Milling quality flax prices are still holding but some buyers are starting to make that transition from old to new crop pricing. The window is also getting smaller for old crop to move out before buyers just put on a hold and wait for the new crop to come off. Canadian supplies are pegged to remain tight, but the demand is what is shifting. Canadian seeded flax acres are more concentrated here in Saskatchewan with a 5% increase. Alberta acres are down by 15% while Manitoba’s seeded flax acres are even lower by 48%. The larger than expected US acres will restrict some imports. The wild card will be the Black Sea region and the size of their crop.
The oat market remains strong with many companies paying upwards of $4.25 to $4.50/bu delivered in. If you are looking for a price FOB farm or would like to put in a target, please call the office. The feed oat market also is very consistent, and product has been trading between $2.50 to $3.00/bu FOB the farm for dry/heavy oats. A friendly reminder that some buyers have moved to only taking glyphosate free oats and that these sorts of markets seem to be popping up more often. Something to keep in mind this harvest season.
Pea crops are looking decent at this time of the year, however concerns about disease are starting to arise. These wet conditions could start to cause issues as some areas are already reporting yellowing in pulse crops. Right now, pea bids are quiet, however come harvest we could see some changes. Green pea acres are up and if a decent crop comes off, prices we could see prices soften a bit. On the other hand, yellow pea carryout supply and planted acreage is down, therefore we could see slight price recovery after harvest. Green peas are trading at $9.00/bu and new crop at $8.50/bu FOB. Yellow peas are $6.50/bu for old crop and $7.00/bu FOB on new crop. Maple peas have remained quiet with old crop at $8.00/bu and new crop at $9.00/bu FOB.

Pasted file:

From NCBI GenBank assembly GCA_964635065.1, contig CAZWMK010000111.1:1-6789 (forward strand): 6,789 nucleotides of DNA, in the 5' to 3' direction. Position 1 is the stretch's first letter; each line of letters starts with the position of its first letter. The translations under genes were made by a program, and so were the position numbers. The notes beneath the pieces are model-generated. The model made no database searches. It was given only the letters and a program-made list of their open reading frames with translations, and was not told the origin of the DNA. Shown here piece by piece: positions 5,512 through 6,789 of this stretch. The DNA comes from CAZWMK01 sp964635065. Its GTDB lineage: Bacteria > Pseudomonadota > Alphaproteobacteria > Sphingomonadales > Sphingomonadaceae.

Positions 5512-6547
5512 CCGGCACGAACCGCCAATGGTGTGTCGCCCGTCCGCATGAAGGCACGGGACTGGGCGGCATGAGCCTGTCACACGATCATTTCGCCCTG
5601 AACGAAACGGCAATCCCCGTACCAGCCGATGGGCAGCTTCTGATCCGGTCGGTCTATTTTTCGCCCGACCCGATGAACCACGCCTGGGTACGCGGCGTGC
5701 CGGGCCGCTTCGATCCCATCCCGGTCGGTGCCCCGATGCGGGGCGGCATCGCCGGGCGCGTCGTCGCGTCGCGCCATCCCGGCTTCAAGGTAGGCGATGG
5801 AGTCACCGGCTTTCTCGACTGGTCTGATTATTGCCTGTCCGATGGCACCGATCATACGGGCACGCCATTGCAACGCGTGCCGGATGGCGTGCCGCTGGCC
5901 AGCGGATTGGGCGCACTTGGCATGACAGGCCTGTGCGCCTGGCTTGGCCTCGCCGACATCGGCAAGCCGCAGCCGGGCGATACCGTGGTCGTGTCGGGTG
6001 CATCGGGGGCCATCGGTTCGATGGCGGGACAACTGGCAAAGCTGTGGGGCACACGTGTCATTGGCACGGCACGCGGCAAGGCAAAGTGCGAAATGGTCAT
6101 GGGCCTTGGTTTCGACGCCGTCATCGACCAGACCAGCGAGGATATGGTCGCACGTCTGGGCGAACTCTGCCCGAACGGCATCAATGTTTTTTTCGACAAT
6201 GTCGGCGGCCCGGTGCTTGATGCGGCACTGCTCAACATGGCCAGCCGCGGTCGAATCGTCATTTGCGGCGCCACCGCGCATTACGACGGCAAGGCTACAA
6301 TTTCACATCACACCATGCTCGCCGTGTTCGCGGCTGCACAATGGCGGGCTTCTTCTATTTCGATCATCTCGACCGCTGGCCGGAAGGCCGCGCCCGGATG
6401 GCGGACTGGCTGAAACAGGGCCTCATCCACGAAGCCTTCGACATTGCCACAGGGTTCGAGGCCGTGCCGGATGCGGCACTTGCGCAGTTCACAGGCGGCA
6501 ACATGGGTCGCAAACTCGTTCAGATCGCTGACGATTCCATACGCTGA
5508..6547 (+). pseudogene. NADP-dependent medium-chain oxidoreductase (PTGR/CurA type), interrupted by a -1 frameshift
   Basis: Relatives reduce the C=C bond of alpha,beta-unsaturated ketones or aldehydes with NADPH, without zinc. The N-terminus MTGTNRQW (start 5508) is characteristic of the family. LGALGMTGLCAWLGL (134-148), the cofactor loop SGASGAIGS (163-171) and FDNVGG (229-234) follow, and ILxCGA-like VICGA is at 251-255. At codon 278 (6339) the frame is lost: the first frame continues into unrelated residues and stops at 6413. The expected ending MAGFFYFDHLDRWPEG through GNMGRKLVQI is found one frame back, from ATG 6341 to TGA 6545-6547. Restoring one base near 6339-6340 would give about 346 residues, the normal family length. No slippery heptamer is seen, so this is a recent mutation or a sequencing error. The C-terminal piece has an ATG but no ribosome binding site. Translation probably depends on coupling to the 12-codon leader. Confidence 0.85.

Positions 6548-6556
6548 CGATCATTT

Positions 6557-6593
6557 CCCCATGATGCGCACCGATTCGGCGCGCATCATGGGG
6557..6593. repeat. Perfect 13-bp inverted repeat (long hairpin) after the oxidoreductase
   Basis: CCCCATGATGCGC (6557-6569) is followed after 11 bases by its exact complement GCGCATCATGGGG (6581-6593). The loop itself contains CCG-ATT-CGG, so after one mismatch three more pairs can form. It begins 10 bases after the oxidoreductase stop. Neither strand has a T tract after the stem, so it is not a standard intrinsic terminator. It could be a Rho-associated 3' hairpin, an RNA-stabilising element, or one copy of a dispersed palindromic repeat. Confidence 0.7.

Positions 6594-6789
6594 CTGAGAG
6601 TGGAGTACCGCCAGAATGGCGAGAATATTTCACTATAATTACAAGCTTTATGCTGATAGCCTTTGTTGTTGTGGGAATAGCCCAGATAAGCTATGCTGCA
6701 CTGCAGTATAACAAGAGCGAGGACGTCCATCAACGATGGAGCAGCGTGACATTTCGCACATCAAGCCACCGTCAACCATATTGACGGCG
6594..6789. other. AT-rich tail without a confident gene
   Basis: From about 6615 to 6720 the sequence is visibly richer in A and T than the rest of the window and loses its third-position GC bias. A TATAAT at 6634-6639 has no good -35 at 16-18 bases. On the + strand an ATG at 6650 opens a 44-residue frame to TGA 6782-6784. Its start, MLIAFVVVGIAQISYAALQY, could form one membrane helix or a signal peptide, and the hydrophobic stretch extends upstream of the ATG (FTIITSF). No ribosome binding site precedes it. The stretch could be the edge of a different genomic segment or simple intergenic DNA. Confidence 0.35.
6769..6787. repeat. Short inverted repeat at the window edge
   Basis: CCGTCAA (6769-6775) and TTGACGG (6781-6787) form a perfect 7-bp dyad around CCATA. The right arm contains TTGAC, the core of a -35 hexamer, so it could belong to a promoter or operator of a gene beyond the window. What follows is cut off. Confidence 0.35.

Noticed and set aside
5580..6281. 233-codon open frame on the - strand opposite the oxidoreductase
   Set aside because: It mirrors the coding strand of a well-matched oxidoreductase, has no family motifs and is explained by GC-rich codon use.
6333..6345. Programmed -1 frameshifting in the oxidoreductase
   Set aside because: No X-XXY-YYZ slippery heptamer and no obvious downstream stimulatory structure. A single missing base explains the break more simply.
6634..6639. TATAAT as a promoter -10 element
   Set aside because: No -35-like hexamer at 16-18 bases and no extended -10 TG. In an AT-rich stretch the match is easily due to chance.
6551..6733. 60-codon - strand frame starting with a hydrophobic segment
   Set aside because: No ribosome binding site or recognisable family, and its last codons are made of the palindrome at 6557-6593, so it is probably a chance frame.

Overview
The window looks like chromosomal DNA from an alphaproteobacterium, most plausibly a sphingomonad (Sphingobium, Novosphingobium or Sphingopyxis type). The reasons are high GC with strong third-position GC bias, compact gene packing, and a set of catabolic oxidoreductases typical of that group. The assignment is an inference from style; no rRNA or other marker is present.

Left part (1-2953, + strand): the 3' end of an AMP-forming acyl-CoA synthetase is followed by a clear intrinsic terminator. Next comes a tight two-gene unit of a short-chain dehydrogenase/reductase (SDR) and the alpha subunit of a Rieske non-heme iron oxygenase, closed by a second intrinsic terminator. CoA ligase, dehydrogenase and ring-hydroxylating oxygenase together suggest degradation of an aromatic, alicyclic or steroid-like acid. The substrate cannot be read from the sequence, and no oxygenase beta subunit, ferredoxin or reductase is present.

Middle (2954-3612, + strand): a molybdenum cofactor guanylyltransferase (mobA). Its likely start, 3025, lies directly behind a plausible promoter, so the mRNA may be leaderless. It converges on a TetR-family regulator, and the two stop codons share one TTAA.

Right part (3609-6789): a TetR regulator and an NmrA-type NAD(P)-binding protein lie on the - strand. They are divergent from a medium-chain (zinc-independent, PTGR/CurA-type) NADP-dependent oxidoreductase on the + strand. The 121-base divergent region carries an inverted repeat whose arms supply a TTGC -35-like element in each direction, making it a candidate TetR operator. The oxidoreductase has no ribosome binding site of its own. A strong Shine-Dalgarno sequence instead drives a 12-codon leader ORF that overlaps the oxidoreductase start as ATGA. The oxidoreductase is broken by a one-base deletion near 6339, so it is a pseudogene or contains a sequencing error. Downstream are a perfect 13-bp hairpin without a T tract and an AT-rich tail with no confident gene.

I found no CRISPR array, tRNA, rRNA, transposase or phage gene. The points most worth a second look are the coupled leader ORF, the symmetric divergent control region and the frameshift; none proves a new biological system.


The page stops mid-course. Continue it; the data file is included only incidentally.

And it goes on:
The canola crop across the prairies looks to be in relatively good shape although some areas are showing concern over excess moisture. Still, it is reported that about 72% of the crop is in good to excellent shape. November and January futures are down this morning as we write. Along with a rise in the Canadian dollar, weaker vegoil complex seems to be the culprit for these softening markets. Producer delivered plant bids remain relatively unchanged with the highs around $10.50/bu in the northwest and down to $10.15/bu in the southwest part of the province. These values translate back to roughly $9.75/bu range FOB farm and higher across Saskatchewan.
Chickpea markets are status quo despite buzz of root rot and issues in applications of fungicide. That’s not to say that it won’t change, but right now there does not seem to be a huge concern over quality for the current crop with the belief that the bins are full of good quality. Old crop values for #2 Kabulis have slipped to $0.25-0.26/lb FOB farm and new crop slightly below that with an AOG. Feed chickpeas are starting to slow on movement as processors fill up, but bids remain the same @ $0.10-$0.12/lb FOB farm.
Low StatCan seeded acres on mustard have provided a bit more fodder to the current mustard spot price with the yellow varieties creeping back up to 40 cents/lb for summer movement. We have heard some oriental interest in the mid-twenties plus range and brown prices have saw some interest north of 30 cents on the right grower target. The seeded acreage report showed drastic reduction in the oriental and brown mustard acres and a smaller reduction in yellow. Our carryout numbers this year are tight but not as tight as they could be as our exports are over 10% behind the normal pace; so the cupboards are not as bade as they could/should be. This slow export pace, along with some skepticism in the seeded acreage report, is why we see values creeping up a little but not going wild at this juncture. The crop conditions for mustard are reported to be very good, but mustard does tend to start strong and creep lower as the hot and dry season comes along.